Whiskers on Kittens

Vindication. Comeuppance. Schadenfreude.

These are a few of my fav-o-rite things!

Admit it. You like them, too. Maybe not as much as brown paper packages tied up with string or raindrops on roses, but still, quite a lot.

Maybe that’s why I like crime fiction so much. With very few exceptions, the white hat wins and the black hat loses. Justice is served. Righteousness triumphs.

Unlike in real life.

I can’t begin to count all the times I’m reading news reports about one crime or another — major or minor, funny or serious — and the complete opposite outcome happens as I want and/or expect.

Have you ever seen a skunk stamp its feet getting ready to spray? That’s exactly how I look when I read such a report. And then I spray. Luckily for my husband it’s words I spew instead of, um, something indelicate.

Or maybe I look like Yosemite Sam.

yosemite-sam.png

 

But it just makes me so grumpy!

cat

Because I’ve lived many, many years now, I know to take a deep breath, sure in the knowledge that my universe will be right once again, just as soon as I pick up my novel … either the mystery I’m reading or the one I’m writing.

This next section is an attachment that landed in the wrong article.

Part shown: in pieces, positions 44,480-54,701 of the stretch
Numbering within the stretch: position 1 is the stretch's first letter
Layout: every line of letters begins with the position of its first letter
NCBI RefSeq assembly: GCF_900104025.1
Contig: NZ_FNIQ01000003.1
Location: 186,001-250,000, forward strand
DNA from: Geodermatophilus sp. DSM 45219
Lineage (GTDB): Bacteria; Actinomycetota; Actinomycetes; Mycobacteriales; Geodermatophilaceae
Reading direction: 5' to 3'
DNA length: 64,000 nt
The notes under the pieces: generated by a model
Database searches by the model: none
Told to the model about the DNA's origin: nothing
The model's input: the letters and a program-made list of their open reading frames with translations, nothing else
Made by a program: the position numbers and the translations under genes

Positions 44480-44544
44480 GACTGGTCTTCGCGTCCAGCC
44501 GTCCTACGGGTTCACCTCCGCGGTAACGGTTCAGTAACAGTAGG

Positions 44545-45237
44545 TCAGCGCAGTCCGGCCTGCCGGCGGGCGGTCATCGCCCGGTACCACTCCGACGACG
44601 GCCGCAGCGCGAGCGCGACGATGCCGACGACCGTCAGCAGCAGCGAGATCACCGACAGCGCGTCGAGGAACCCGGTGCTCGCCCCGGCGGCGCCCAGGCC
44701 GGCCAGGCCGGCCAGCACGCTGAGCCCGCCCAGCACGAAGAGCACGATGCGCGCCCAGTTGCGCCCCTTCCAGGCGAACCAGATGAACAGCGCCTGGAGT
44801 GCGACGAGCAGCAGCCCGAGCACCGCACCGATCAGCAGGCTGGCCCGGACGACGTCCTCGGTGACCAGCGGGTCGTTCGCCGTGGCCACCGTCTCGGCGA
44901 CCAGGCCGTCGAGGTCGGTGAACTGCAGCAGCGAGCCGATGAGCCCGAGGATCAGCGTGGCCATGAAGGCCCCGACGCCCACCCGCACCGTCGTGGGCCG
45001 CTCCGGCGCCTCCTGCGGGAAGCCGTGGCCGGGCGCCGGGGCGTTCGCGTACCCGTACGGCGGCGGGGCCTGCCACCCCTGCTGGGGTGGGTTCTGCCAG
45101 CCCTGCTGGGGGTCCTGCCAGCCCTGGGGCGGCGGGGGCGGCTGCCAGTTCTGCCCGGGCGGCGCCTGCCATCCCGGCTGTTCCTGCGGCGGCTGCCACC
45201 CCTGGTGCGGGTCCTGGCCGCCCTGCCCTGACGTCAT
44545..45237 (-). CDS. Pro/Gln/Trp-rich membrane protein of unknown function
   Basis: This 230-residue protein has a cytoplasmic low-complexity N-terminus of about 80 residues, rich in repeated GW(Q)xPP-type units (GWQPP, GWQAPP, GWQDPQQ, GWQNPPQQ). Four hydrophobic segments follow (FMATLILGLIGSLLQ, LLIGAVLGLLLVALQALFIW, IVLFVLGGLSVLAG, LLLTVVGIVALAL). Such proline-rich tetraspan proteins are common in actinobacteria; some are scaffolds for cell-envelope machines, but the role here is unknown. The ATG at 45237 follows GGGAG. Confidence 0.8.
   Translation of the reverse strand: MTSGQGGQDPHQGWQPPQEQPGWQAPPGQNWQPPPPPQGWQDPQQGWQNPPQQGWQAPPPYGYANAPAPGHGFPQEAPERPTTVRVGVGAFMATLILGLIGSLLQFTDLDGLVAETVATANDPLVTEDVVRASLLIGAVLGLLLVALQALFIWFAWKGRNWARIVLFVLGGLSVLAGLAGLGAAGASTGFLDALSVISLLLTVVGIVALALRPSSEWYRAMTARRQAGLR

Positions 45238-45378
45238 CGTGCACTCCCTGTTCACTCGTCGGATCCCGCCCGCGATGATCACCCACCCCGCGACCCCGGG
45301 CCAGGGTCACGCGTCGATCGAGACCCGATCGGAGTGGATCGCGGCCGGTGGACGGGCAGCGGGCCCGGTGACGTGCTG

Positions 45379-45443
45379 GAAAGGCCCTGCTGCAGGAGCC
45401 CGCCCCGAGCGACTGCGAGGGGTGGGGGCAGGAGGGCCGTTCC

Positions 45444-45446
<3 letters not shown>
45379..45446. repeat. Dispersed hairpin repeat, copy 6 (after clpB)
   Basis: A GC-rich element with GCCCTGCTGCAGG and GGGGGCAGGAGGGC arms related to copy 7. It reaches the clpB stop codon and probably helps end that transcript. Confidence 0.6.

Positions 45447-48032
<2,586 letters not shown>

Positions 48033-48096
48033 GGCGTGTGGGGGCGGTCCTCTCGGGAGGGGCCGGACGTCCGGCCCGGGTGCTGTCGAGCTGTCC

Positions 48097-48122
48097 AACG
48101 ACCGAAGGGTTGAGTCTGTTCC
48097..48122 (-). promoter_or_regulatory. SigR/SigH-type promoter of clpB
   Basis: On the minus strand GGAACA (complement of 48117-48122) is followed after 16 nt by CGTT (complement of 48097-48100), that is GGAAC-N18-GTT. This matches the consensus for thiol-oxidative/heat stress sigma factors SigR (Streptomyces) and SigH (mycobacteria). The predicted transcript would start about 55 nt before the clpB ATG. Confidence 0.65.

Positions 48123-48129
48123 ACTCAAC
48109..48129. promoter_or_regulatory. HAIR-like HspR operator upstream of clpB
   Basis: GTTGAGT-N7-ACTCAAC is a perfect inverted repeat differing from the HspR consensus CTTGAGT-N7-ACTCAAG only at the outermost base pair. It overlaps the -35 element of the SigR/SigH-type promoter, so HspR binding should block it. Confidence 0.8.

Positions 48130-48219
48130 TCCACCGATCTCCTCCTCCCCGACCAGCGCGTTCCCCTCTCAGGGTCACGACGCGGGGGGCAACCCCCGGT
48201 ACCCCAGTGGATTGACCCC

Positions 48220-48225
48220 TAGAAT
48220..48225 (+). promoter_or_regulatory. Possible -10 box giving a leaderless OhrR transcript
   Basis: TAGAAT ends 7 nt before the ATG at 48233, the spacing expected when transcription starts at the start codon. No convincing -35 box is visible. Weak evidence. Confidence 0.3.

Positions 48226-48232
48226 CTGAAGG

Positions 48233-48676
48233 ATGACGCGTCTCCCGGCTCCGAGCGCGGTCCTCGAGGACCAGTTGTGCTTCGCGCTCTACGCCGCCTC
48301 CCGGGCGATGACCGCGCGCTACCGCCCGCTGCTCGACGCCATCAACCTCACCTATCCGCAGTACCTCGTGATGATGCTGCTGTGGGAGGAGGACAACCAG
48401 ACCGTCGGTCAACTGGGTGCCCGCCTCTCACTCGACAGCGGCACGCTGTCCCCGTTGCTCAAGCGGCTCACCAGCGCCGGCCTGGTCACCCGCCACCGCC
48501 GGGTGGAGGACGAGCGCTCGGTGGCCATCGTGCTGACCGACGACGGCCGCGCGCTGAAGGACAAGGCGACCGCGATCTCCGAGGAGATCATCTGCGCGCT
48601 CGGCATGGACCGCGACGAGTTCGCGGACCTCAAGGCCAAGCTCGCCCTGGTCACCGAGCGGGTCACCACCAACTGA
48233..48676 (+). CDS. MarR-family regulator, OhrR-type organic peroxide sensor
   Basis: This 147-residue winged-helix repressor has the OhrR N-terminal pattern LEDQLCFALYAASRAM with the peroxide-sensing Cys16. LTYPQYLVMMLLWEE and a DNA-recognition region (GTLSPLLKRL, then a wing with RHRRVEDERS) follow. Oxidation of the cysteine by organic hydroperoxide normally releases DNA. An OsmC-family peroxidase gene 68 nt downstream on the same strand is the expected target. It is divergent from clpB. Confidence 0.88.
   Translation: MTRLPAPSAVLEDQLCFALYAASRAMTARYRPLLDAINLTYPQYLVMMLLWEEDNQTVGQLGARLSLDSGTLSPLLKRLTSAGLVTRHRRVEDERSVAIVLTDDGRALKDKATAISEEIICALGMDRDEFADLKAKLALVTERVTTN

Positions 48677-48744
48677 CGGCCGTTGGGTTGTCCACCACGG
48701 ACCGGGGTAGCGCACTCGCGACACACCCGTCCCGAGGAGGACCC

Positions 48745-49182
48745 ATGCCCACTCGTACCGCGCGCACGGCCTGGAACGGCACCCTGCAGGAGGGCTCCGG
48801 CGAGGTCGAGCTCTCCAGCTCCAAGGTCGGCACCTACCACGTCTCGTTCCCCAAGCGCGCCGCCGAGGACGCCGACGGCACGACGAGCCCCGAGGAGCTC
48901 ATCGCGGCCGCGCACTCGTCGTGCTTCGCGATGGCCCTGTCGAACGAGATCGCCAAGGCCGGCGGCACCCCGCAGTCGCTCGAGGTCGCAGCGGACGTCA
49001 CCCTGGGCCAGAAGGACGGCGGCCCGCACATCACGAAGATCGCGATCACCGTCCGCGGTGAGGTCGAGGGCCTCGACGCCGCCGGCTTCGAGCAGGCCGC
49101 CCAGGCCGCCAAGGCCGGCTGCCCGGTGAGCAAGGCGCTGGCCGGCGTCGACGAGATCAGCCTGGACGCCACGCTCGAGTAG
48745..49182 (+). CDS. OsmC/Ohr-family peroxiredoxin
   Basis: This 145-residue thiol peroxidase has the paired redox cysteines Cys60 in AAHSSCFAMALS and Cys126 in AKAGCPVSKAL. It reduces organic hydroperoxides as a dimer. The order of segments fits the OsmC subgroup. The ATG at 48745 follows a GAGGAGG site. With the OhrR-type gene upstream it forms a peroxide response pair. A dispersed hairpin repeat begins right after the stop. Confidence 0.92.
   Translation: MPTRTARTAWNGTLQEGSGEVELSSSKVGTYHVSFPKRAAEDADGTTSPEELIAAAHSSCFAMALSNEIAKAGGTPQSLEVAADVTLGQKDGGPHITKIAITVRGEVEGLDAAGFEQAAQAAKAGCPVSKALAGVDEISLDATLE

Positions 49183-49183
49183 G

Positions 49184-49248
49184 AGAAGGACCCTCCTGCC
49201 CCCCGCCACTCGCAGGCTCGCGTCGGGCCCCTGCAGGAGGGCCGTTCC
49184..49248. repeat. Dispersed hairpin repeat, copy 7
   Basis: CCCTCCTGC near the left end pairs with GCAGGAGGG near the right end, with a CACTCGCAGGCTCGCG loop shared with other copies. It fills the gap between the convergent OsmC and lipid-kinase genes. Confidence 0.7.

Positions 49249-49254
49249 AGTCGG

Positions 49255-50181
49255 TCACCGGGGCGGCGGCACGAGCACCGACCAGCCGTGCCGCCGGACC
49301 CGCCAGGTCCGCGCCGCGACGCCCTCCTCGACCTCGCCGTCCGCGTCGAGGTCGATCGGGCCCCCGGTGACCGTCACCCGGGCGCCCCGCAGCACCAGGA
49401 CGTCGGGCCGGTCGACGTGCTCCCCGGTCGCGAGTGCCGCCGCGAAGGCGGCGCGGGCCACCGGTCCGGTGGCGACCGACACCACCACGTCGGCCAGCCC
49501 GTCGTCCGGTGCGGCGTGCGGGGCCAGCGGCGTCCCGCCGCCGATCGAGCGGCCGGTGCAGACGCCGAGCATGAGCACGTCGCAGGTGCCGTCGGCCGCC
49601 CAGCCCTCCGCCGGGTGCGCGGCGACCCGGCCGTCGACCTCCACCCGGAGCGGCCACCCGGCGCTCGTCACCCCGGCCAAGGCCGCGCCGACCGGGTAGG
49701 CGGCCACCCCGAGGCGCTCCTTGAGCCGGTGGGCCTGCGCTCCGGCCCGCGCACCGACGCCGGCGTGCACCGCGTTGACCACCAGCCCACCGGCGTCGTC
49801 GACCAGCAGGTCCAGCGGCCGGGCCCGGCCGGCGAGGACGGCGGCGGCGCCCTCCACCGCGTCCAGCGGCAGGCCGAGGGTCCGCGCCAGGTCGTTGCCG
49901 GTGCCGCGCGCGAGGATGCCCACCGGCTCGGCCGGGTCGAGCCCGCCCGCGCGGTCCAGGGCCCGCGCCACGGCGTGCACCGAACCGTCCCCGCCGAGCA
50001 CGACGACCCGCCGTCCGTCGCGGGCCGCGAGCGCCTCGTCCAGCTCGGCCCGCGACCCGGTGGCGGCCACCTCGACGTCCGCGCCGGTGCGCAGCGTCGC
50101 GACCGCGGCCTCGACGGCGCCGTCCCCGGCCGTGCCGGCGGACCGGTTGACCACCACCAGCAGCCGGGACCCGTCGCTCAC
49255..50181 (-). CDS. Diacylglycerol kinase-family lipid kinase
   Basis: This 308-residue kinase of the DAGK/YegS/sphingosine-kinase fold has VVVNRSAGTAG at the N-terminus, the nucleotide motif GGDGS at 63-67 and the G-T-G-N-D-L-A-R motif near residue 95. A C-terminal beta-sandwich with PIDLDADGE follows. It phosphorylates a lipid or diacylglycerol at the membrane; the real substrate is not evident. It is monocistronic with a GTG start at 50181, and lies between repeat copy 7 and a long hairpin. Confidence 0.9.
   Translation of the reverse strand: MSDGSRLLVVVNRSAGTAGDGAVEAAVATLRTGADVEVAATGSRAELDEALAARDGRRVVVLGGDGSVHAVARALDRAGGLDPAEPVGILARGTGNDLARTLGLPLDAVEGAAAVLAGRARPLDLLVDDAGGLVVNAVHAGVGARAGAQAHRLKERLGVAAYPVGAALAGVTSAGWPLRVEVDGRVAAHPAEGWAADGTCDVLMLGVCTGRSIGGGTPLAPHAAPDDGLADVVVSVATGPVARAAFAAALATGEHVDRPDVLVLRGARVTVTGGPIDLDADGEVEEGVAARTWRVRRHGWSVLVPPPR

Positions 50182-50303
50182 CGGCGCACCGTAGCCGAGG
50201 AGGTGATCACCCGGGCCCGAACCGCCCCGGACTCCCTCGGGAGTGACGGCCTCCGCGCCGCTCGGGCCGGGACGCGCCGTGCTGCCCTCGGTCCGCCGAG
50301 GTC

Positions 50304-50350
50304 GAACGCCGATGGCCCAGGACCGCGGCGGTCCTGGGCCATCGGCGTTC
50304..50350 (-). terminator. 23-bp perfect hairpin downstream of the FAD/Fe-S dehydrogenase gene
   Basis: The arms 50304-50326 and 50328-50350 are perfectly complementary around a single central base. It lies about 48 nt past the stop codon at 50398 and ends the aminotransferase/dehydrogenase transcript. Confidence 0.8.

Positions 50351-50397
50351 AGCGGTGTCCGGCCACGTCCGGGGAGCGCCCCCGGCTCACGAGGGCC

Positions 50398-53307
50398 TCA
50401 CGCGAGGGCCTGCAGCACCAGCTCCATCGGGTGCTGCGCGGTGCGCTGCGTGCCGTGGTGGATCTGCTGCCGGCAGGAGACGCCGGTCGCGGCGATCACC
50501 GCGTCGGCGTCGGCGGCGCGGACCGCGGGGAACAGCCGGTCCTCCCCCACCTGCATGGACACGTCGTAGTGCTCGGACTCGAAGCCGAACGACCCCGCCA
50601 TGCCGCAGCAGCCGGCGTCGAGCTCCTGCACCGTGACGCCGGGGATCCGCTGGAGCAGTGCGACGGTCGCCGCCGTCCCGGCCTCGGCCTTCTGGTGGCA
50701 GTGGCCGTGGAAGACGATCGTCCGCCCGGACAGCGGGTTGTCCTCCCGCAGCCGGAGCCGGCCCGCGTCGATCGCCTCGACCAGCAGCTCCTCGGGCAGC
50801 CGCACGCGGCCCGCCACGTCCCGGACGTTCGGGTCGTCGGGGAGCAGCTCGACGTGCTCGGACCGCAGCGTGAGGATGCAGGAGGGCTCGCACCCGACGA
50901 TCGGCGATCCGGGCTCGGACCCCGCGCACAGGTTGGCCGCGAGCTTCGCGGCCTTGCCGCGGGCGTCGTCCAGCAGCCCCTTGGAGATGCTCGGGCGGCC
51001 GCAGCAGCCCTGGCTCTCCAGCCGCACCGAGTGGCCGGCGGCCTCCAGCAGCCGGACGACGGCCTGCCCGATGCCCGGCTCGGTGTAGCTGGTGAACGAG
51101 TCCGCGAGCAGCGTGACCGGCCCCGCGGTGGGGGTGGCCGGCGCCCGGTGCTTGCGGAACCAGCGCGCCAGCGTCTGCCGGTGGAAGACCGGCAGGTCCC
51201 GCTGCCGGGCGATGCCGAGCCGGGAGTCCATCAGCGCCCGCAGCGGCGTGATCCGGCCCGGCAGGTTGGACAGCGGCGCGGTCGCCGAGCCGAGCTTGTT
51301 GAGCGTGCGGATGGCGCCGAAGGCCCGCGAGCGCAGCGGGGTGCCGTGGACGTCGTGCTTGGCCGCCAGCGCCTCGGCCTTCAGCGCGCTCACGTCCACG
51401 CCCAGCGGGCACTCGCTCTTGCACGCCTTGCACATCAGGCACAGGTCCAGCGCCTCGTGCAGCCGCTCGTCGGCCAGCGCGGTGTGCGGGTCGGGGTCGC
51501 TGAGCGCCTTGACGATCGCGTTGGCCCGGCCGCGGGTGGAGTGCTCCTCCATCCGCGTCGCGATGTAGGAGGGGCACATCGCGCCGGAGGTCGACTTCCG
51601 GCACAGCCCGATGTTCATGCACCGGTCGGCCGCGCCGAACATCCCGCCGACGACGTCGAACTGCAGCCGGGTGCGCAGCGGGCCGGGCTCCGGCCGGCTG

Is it just me or do you read mysteries and crime fiction as a way to create some psychological vigilantism in your life?

(I wanted to ask if you knew how many of those exceptions are out there where the bad guy wins in crime fiction, but I can’t figure out how to do so without giving any spoilers! So let’s just say there are fourteen examples. That sounds about right.)

 

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Author: Becky Clark

I write funny cozy mysteries and spend my free time attempting to rid my clothing of dog hair, making purses and things out of rescued books, and plastering silly sayings on t-shirts and other products you simply can't live without.

20 thoughts on “Whiskers on Kittens”

  1. Being able to make sure the right guy goes away for the crime for the right period of time is definitely a reason to write crime fiction.

    I can think of one big example of the bad guys getting away with it (well, the detective found out, but still). I’m sure there are more noir stories that fit this mold.